10 Ways to Conquer Your Fear of Gardening

You might not believe it, but you were born with a green thumb. It may have gone untended for a while, but it's there waiting for you to nudge it awake. Put away your theory of being a plant killer, that anything dies under your care. Forget those nagging thoughts of where your garden will live or when you'll find the time, it's there somewhere. It doesn't have to cost a fortune and you'll get more than you give. So, here are 10 tips for conquering your fear of gardening:

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Gardening Tips for Renters

Want to bring more green to your house or apartment? Using a few easy, inexpensive techniques, <a href="http://www.thehorticult.com/">The Horticult</a> shows how you can garden like you own the place -- without risking your security deposit. You don't have to own your home to create a garden that reflects your personal style. Grow your favorite plants and create an inspired landscape -- or patio, interior, or balcony -- using these fun, low-commitment methods. (Although you might want to check with your landlord about the larger projects!) And if you move, you can take it all with you. These 10 tips for renters will give your garden a new lease on life.

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Summer Checklist

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Drought-Tolerant Grasses

Drought! The word itself strikes fear into the hearts of gardeners everywhere. Scarce water resources, especially in hard hit areas such as California and Texas, are making it almost impossible to maintain traditional style lawns. That's why many people are replacing their lawns with groundcovers and native plants. But for those who want a lush green lawn, here are some less-thirsty options.

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Landscape Ideas

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Landscaping Ideas from the Missouri Botanic Garden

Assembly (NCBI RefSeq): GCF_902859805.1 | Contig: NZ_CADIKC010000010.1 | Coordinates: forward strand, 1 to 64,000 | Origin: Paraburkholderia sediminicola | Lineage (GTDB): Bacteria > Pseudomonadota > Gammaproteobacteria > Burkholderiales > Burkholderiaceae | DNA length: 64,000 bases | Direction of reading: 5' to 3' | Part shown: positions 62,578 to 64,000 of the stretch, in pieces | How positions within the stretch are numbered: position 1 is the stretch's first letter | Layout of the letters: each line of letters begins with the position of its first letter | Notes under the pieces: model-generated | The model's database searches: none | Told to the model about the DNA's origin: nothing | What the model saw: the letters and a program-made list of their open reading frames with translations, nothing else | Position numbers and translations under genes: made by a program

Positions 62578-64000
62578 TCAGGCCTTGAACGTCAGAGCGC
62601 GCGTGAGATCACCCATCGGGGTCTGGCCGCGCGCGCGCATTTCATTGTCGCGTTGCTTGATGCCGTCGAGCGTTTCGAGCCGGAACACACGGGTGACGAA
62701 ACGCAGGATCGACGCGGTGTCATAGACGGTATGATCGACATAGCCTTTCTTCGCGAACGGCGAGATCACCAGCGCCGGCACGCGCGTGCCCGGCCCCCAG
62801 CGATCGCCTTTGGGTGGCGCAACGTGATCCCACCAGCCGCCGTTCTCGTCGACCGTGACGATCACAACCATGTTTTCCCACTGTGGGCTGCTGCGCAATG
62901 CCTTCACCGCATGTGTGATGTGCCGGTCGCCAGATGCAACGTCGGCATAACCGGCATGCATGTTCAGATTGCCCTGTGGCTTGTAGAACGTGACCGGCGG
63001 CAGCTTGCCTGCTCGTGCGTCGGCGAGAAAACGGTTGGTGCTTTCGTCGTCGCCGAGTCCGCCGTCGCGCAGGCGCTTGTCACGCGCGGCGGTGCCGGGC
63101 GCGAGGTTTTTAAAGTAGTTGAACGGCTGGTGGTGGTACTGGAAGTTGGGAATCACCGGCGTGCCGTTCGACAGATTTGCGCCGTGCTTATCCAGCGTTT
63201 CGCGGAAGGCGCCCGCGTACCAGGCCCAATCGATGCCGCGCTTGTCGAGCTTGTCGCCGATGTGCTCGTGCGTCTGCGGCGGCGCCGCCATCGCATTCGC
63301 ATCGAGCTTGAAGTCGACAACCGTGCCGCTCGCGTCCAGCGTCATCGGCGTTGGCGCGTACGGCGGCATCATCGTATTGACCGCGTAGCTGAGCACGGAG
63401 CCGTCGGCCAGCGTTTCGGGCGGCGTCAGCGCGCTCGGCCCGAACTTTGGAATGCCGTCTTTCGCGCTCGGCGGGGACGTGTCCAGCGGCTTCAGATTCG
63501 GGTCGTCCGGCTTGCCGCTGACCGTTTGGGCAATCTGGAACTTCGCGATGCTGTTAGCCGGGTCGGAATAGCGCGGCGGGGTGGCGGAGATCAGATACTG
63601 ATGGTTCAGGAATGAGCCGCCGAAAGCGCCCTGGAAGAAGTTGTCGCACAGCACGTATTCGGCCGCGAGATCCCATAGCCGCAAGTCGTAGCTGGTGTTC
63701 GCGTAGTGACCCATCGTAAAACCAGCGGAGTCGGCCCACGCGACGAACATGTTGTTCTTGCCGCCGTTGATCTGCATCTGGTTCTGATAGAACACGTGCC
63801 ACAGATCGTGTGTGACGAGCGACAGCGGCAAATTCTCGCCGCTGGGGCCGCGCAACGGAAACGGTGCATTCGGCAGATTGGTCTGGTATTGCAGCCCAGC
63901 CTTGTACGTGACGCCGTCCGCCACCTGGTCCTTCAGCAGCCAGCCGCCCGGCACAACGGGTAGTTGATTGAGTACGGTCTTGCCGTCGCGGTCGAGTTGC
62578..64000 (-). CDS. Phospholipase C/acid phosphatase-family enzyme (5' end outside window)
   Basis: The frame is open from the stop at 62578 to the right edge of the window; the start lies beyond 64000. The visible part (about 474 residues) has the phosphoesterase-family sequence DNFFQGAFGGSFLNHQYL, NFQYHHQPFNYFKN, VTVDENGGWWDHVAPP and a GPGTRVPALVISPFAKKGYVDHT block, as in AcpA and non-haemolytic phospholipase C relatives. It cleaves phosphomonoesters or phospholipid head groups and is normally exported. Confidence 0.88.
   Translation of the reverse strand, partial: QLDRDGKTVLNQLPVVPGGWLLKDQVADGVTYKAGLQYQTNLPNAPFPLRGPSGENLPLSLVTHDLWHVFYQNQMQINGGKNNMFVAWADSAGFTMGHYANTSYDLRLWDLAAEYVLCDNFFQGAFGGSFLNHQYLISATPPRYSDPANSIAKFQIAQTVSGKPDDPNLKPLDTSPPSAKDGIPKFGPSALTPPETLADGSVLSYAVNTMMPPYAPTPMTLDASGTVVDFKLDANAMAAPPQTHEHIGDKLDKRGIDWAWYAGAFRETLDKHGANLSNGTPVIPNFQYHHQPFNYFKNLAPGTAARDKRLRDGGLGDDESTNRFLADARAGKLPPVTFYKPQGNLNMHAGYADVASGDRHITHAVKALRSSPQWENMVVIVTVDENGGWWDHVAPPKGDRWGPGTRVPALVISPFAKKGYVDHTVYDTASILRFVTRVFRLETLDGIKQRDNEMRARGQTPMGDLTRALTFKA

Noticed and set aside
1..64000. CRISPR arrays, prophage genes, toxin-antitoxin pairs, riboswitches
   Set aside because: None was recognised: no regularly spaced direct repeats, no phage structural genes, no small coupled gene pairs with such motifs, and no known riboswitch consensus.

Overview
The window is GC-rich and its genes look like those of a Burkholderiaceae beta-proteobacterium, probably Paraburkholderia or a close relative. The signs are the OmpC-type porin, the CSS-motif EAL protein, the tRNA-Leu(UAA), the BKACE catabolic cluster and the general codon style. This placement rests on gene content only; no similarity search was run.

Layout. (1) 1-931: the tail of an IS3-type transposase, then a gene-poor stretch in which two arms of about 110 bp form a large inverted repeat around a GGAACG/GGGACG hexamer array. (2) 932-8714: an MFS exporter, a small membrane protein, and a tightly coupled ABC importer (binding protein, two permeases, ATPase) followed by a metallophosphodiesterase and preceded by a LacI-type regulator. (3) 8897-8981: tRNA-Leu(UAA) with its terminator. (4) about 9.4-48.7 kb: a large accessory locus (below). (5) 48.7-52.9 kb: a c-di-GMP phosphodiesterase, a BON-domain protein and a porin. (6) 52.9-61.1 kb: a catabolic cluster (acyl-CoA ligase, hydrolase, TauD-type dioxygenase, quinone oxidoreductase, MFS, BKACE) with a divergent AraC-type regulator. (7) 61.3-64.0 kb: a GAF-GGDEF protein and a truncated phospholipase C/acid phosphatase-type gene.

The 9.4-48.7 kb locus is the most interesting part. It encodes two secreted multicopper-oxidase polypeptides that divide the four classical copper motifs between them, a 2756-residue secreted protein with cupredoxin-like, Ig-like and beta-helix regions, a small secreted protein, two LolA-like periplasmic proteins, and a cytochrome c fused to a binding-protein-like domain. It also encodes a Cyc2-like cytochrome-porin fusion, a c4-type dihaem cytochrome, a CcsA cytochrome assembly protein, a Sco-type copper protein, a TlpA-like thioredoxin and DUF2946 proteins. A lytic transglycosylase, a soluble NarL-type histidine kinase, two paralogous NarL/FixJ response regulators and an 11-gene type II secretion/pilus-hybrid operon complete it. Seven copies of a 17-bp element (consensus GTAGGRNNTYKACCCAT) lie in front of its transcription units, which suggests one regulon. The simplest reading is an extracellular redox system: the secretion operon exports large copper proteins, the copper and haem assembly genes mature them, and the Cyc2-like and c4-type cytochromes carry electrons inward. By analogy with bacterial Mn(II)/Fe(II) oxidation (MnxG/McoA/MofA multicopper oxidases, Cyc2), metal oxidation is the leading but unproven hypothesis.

The Missouri Botanic Garden is an ideal spot for learning about garden design.

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    Everything in this slideshow

    • St. Louis is home of the United States' oldest continuous-running botanical garden, a 79-acre paradise of plants including more than 1,000 types of bulbs, 265 varieties of roses, and 8,000 orchid plants. That makes the Missouri Botanical Garden a perfect place to visit in any season.

    • Celebrate Formal Style

      Well-done formal landscapes rarely fail to impress. Low hedges planted in a symmetrical pattern are a particularly striking way to add elegance in your landscape. Boost color by flanking the hedges with masses of annuals, bulbs, or herbs.

    • Leave Something to the Imagination

      Your garden will seem more intriguing and interesting if you can't see the entire thing at once. So use walls, shrubs, trees, or garden structures to entice visitors to explore more.

    • Plant En Masse

      One of the surest ways to put on a big show in the landscape is to plant as many of a kind of plant together as you have room for. This design trick works just as well with planting several varieties as it does if you choose a single species.

    • Consider the Backdrop